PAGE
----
Magazine Mar/Apr 2013 Synthesizing Emotions

01 April 2013, 17:37
46105 |

Synthesizing Emotions

Internationally renowned innovative composer Edvard Mirzoyan was a man of many talents and vocations. As the president of Composers’ Union of Armenia, he created infrastructures, providing composers and musicians with housing and work facilities and was the driving force behind countless cultural and music events. As the president of the Peace Foundation of Armenia, he helped during difficult times after the earthquake. A talented teacher, Mirzoyan continued his teaching career in Yerevan Conservatory until the last days of his life. After his passing, many celebrated cultural figures appealed to the Armenian government and the Composers’ Union to name the Composers Retreat in Dilijan after Edvard Mirzoyan. The decision is yet to be made.

Edvard Mirzoyan’s music is innovative, sensual and complex – a synthesis of many musical directions. Voluminous books are dedicated to the interpretation of his musical legacy, but its beauty and scale become apparent on the very first encounter of the listener with his music. One invariably perceives cosmic drama and tragic connotations in his compositions, but when the composer was asked about the meaning behind it, he always replied that it was never his intention to evoke cataclysmic events, social or natural disasters through his works, and that he was mostly interested in love and human emotions.

His talent was recognized early on in his life. Great composer Aram Khachaturian supported Mirzoyan from their very first encounter in 1938. “You are a great talent, and you should not undermine yourself. Each talent has its own specifics, the special trait of your talent is that it is very flavorful, very close to life, very democratic. Please take care of yourself, remember my mistakes and try not to repeat them,” wrote Khachaturian in 1962. The process of writing was never easy for Mirzoyan – uncertainty and dissatisfaction, typical for true artists, were always part of his creative process, even after his international recognition and awards. His first symphony was never put on paper. Having finished it in 1955, Mirzoyan constantly played it on the piano, but never wrote down a single note. The entire composition was in his head, the harmony, the character of orchestration, the form. When asked why it was not recorded, Mirzoyan explained, “I lost interest in it. One can lose interest in a woman or his own work. Also because when I started writing it down, I was constantly making changes, and it would become a different piece – something continuously dissatisfied me. In fact, I had many pieces like that – “Concert for a Trombone,” “Sonatina” for piano.”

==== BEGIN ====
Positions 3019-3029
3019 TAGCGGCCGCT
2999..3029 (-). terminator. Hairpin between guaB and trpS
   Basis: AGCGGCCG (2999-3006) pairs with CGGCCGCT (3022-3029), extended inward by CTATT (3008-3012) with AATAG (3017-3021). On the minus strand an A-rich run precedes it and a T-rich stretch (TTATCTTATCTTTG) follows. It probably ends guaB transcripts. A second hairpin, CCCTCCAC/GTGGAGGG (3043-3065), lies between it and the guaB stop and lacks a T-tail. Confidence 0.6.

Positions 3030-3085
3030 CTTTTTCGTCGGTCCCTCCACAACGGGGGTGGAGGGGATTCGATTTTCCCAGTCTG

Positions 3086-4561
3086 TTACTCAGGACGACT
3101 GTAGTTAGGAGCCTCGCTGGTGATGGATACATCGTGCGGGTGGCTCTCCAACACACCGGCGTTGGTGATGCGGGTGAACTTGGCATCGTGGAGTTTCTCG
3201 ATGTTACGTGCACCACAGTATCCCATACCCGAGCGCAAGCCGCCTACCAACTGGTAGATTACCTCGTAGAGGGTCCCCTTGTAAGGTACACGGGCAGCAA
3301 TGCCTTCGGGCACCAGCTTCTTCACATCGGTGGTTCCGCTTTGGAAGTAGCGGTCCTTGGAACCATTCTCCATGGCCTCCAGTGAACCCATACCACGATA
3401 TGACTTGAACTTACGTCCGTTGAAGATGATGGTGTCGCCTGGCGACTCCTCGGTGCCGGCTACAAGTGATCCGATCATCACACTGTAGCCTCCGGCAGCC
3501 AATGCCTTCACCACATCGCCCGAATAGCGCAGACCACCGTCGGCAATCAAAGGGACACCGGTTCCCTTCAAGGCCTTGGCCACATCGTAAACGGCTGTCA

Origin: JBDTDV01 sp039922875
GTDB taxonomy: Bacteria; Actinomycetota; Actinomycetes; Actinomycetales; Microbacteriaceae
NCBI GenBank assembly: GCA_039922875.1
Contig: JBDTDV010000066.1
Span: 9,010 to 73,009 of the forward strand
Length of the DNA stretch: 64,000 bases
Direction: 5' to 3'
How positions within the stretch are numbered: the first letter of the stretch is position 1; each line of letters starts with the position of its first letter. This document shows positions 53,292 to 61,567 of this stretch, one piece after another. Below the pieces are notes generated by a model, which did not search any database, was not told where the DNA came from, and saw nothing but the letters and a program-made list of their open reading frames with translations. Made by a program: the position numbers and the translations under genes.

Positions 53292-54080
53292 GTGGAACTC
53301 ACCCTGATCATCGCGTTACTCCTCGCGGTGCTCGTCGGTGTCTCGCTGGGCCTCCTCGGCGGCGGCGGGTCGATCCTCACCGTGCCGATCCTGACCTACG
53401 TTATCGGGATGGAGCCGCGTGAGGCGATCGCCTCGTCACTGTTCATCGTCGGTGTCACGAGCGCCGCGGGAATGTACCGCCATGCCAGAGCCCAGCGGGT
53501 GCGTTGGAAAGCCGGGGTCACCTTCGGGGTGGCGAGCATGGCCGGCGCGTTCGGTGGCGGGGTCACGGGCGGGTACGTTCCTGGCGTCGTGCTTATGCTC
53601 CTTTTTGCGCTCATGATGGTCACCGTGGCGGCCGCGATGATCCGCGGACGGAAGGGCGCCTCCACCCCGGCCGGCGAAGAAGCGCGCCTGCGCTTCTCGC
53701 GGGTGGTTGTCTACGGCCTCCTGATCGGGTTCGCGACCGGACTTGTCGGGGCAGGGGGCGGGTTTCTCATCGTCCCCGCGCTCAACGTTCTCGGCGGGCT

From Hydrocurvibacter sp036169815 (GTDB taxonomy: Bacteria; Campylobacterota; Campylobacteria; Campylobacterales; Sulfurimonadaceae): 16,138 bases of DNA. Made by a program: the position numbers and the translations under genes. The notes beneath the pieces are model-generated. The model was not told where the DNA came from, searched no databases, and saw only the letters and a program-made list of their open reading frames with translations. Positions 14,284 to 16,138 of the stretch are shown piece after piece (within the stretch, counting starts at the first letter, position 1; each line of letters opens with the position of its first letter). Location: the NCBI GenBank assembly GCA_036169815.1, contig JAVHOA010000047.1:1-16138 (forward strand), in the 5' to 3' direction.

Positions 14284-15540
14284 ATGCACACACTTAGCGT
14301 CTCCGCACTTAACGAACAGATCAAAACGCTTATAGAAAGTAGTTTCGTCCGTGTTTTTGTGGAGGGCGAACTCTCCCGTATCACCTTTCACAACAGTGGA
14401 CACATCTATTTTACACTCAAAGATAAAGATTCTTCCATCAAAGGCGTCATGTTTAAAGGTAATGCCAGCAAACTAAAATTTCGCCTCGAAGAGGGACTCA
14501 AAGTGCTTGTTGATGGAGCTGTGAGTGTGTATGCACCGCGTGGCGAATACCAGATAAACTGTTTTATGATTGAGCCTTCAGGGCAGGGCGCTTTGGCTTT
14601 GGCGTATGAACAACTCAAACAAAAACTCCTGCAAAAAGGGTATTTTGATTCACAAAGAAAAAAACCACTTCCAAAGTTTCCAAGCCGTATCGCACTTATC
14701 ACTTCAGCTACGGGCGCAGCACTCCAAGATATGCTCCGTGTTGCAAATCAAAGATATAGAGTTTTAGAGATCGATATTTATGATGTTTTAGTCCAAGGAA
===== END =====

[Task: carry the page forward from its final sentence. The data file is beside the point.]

Perhaps the same fate awaited Mirzoyan’s famous “second” and only symphony. Once again, he kept playing and composing without writing it down. Eventually it was put on paper thanks to his student and loyal friend, composer Konstantin Orbelian, who quite audaciously sent an announcement to the Soviet Music magazine in Moscow stating that the premiere of Mirzoyan’s new symphony would take place during the Composer’s Convention. So Mirzoyan had no choice but to write down its final version in the course of a month. Needless to say, he did it in a state of hasty panic. Mirzoyan’s “Symphony for Strings and Timpani” became a pinnacle of the 20th century and a new page in the history of Armenian music. It was celebrated and performed many times throughout the world, and its life goes on.

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